Final Destination, The 3D

3D Picture5
WSR Score2.5
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New Line Home Entertainment
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Strong violent/gruesome accidents, language and a scene of sexuality
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Single Side, Dual Layer (BD-50)
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Not Indicated
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David R. Ellis
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Dolby Digital 5.1, DTS HD Lossless 5.1
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In The Final Destination, a strange premonition causes friends to abandon their day at the speedway, just before a crushing pileup hurtles cars into the bleachers. They believe that they have cheated Death. But Death is only getting started. While the group thinks they have a new lease on life, unfortunately for Nick (Campo) and Lori (VanSanten), it is only the beginning. As Nick's premonitions continue and the crash survivors begin to die one by one in increasingly gruesome ways, Nick must figure out how to survive before he, too, reaches his final destination. (Gary Reber)

Special features include the option to view the 2-D or 3-D version; "Body Count": a deconstruction of seven death scenes (HD 22:07); the storyboards, pre-viz animatics, and visual effects of the race car crash (HD 05:00) and the mall explosion (HD 06:04); nine deleted scenes (HD 07:16); and two alternate endings (SD 03:33), and D-BOX® Motion Code™.

Previously reviewed in Issue 146 as an anaglyph 3-D release, this release boasts stereoscopic Full HD 3D, which allows delivery of full high-definition 1080p resolution to each eye. The 2-D 2.40:1 1080p VC-1 picture is the same experience as the previous edition and exhibits colors that are fully saturated, with warm and rich hues and popping primaries. Contrast is good, with deep and solid blacks and shadow delineation that reveals excellent depth. Fleshtones are natural in appearance, as is much of the imagery. Resolution is excellent, with sharp imagery throughout. The 2-D presentation is reference quality and is a spectacular visual experience that is engaging. The picture was originally shot in digital 3D and intended for 3-D theatrical exhibition. It was released widely in D-Cinema 3D. As such, the imagery is nicely dimensional and generally sharp and perfectly clear, though, at times, slightly soft. While visually engaging and dimensionally rendered, the picture is far more impressive in the Full HD 3D 1080p MVC format. Shot with the James Cameron-developed Pace System, the native 3-D picture is rendered with gimmick-ridden in-your-face negative parallax out-of-the-screen visual effects to enhance the "shock" and "gory" storytelling. Objects are frequently hurled in your face to jolt your senses and sensationalize the gore. The 3-D effect achieves its intended affect with remarkable, convincing visual intensity. Depth perception is realistic as well. Overall, the 3D is undeniably effective as an enhancement to the storytelling. Few instances of crosstalk ghosting are apparent. This is an all-out 3-D assault that is thrilling to experience and preferred to the 2-D and previous anaglyph 3-D releases. (Gary Reber)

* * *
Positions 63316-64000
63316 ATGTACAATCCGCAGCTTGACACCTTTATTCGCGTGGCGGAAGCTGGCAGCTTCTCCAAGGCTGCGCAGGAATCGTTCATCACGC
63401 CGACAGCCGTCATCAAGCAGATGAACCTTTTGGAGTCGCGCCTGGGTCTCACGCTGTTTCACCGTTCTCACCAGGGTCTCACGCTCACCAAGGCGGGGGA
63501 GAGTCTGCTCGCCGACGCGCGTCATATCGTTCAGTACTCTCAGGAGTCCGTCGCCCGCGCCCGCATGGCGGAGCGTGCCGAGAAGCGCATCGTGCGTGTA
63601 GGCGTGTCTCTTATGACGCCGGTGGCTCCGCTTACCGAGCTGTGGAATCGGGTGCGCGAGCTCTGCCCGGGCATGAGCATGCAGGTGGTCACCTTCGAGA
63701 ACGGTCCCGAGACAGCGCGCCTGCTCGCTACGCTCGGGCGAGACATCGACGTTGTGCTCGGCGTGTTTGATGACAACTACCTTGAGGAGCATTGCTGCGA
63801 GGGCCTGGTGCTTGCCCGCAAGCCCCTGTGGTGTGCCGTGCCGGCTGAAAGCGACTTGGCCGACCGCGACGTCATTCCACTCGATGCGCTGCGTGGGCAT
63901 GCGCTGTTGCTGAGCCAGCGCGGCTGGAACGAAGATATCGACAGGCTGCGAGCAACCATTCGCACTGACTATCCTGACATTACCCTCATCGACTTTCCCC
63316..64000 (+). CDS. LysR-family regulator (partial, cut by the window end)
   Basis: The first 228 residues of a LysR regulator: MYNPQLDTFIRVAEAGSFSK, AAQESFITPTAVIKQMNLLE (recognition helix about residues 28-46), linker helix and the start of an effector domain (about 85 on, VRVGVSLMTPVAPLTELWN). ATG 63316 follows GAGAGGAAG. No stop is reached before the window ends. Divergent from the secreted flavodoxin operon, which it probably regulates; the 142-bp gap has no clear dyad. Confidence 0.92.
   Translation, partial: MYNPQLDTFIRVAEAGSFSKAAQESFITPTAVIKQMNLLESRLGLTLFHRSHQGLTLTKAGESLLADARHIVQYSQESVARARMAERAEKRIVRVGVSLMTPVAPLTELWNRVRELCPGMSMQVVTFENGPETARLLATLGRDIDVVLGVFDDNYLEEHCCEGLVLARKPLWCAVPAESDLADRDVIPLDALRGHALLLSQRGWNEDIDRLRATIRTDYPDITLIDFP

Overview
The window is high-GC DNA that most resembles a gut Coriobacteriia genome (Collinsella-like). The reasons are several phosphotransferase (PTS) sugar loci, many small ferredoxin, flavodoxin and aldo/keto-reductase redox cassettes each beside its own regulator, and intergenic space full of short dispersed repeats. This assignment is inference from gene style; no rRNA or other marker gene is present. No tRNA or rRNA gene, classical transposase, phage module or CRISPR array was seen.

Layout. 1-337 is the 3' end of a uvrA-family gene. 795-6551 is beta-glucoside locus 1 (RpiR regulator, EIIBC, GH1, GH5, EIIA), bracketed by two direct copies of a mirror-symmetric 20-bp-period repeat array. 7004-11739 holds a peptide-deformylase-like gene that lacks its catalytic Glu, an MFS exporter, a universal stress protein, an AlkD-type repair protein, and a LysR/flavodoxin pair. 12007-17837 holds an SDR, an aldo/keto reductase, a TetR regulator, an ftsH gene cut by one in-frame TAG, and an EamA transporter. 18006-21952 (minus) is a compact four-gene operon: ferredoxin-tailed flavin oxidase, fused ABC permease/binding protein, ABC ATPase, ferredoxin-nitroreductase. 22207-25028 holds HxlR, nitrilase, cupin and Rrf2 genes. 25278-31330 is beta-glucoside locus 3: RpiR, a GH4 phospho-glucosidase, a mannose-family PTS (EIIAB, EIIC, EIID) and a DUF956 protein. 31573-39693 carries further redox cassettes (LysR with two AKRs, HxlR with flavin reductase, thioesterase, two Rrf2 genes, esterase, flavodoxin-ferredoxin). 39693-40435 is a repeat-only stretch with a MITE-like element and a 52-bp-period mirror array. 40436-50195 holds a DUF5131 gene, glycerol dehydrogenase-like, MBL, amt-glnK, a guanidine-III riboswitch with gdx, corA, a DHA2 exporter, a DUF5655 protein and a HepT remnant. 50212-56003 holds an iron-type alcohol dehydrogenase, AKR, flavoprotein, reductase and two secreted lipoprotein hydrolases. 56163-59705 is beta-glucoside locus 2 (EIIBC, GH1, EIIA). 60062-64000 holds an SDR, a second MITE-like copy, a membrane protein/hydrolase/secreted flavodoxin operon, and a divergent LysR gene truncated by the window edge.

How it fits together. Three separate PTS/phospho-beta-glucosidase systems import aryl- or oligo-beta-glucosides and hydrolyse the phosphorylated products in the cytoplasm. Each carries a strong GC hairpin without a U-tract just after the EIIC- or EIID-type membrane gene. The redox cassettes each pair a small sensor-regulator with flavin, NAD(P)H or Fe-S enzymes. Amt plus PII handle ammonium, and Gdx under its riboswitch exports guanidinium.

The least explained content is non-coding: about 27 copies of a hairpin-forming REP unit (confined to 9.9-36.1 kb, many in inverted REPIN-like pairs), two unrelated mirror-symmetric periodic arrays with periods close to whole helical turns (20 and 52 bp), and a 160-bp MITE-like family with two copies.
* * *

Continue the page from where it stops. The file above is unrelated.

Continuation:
The DTS-HD Master Audio™ 5.1-channel soundtrack is nicely produced, with an aggressive holosonic® soundfield presence. Atmospheric and sound effects, at times, are fully energized with full-on SPL, with extensive panning and directional placement. Such effects truly enhance the visual excitement. A lively orchestral music score is a major sound element that projects a wide and deep soundstage that extends throughout the soundfield, for an engaging sonic experience. Dialogue, of course, is both production sound and ADR produced and sounds such, with at times, wanting spatial integration. The sound, though, is always intelligible, even when all the sound elements are engaged. Deep and solid bass is delivered through the music and effects and is especially energized in the .1 LFE channel, and at times, below 25 Hz. The D-BOX Motion Code encoding is a real jolting experience and tremendously enhances the horrific segments. This is an exciting soundtrack that delivers a lot of SPL energy and aggressive surround envelopment. The sound is always engaging and is sure to please. (Gary Reber)